Could it be also that the Civil Service as the usual beating stick is being used to fuel political aspirations?

        Let us examine instead who uses the HSA free of cost such as indigents, and those deemed so and see where that money is going. An accounting examination of those who came here from overseas ( with no Caymanian connections) having serious medical conditions in the past 5 years, and were treated by the HSA or referred elsewhere would be a more meaningful analysis.

        As a professional accountant such an analysis should be a piece of cake for Mr.Watson and it should be a public document. Only then will light be shed on the real issue.

  6. Anonymous says:

    Pay towards Health Insurance and then only be given the option of George Town Hospital… I think not !!!!!!!

    To those in the private sector your Health Insurance allows you the option of choosing where you use it, so there is a stark difference here.

    Dont tell CS they HAVE to pay up and then dictate the only place it can be used is HSA!!!!!!!!!

    More importantly, here we go again, throw out more cuts that the CS must take SO the govt. can HAVE MORE MONEY to spend…. cause they sure are not making any cuts in their spending.

  7. Anonymous says:

    the real issue is that the civil service is over staffed, over paid, underperforming and inefficent… the miller shaw report!

    • Anonymous says:

      Correction anon 12:44 the CS is too large and hence costs too much money, it covers too many responsibilities, is underperforming, is too inefficient but is underpaid. You want to make money you work in the private sector not government. Dont consider the elected members as CS they are not.

  8. expat weirdo says:

    If someone is going to choose a low wage in order to serve the government, why should they not be entitled to free health care? Maybe I am missing something.

    At least have a scaling rate. Anyone earning less than $25000 a year gets free coverage, anyone earning 25-35k has to pay half, anyone earning over 35k gets free coverage.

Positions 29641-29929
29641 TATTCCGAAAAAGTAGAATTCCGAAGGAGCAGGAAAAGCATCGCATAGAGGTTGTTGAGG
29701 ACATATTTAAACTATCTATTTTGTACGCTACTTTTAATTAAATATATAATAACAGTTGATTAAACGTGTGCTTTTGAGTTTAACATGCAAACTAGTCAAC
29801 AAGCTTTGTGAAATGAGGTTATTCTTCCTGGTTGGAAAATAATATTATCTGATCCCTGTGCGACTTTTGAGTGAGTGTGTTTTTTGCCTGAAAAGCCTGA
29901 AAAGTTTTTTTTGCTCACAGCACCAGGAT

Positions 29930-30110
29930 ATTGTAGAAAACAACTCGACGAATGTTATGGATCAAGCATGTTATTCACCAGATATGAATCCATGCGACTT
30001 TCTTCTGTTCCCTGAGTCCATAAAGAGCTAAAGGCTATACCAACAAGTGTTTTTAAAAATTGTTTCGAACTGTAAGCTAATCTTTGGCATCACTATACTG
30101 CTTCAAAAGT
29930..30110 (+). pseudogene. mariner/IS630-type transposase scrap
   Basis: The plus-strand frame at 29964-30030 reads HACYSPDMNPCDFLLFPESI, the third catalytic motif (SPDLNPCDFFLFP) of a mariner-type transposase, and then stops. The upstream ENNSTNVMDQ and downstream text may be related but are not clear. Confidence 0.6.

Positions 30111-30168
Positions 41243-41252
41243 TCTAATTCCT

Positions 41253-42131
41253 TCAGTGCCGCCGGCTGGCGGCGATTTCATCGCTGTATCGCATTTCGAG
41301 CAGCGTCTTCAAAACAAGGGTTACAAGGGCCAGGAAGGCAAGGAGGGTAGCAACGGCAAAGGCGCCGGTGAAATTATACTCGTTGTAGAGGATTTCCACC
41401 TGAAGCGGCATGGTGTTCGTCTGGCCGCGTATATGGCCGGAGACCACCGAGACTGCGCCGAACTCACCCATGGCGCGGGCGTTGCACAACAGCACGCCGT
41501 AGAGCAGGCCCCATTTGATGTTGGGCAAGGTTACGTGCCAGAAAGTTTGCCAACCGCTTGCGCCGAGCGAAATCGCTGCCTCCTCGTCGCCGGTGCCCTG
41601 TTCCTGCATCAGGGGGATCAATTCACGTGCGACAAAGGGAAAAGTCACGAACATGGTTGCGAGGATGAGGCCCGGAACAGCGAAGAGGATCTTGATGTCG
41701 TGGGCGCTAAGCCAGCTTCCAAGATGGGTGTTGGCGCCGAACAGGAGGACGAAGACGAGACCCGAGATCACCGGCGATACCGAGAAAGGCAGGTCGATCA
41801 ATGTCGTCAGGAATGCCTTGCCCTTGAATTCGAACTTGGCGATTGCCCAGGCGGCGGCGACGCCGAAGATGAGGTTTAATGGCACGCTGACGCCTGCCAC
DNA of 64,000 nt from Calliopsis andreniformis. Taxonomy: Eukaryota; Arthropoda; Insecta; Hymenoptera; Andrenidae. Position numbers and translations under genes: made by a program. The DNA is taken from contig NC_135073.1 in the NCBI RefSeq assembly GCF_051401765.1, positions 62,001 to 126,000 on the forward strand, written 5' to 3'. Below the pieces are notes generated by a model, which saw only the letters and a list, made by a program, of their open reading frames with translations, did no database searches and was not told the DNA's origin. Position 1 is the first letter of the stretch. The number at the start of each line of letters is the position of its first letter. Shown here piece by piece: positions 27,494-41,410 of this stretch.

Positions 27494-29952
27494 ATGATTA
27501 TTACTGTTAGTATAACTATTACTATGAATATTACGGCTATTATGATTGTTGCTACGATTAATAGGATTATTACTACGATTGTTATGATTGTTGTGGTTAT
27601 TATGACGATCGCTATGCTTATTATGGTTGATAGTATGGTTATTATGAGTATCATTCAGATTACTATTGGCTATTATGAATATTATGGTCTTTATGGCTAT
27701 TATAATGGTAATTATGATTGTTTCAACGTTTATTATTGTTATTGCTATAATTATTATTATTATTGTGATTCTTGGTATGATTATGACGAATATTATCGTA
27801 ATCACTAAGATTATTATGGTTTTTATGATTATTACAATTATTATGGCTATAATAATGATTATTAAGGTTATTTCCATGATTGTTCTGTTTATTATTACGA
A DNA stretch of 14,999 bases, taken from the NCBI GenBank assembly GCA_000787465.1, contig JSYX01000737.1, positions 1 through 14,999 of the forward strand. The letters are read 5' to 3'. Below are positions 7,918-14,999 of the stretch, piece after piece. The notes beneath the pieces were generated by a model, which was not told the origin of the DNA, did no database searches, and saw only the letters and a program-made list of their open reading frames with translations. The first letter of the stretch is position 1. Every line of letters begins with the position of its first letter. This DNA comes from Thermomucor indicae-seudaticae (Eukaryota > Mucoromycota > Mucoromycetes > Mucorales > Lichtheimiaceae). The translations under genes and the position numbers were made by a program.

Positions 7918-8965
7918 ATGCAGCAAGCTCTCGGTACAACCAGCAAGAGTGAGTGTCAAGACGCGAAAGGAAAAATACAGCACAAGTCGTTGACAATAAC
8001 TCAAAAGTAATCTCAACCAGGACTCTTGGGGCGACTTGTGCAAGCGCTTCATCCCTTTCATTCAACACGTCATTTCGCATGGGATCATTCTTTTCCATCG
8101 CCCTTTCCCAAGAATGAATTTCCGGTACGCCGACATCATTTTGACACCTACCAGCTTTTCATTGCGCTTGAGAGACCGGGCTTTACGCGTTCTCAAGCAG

This is ridiculous. I feel for all the poor families here.

    And enough of this nonsense that the government cannot afford it. The government here probably makes far more than similar sized governments with a population of $50000. Have you seen the price of real estate here? 7% of that is a transfer fee. Not counting the high work visa fees.

    And no I am not a civil servant. But everyone deserves to be covered medically.





    • Anonymous says:

      Your missing a lot.
      Free to them means not free for all those that end up paying for it which is everyone else. Its not free and it is costing more than CIG could ever afford to pay.

  9. Anonymous says:

    Reading the comments so far, it looks like many of the Civil Servants are still living in a dream world with the thought the Government has a very deep pocket.

    Come on- ther is a word called bankcruptsy. Should that happen, they will all loose their jobs. The Government of the day can use the opportunity to downsize and re-hire only to sustainable levels.

    I would imagine , it makes more sense to agree to changes before it gets too late. Just see what is happening around us in the world economies. It will probably be a wake up call.

  10. Anonymous says:

    I Have to wonder sometimes if these people ever heard of the word Law Suite becasue if Mr. Watson and any one else feel that they canjust  break people contract  as they like go straight ahead .

  11. slowpoke says:


    This is the level of understanding of
    medical economics and human behaviour by the Chairman of the H.S.A.?  Pathetic. 
    Why would we want to continue to emulate the US medical system, when it
    is by far the most expensive in the world with substandard results?

    Instead of getting more people to have
    co-pays, limits, deductibles, etc. we should be focusing on getting a comprehensive,
    primary care, not-for-profit program, for all Caymanians and legal residents.   Having a single insurance provider (not
    necessarily Govt.) is the only way to manage costs.  Private insurance companies have an
    obligation to make profits for their stockholders.  Also, by diving up a small market, they are unable
    to negotiate effectively for services here and overseas.

    So, what happens when you increase payments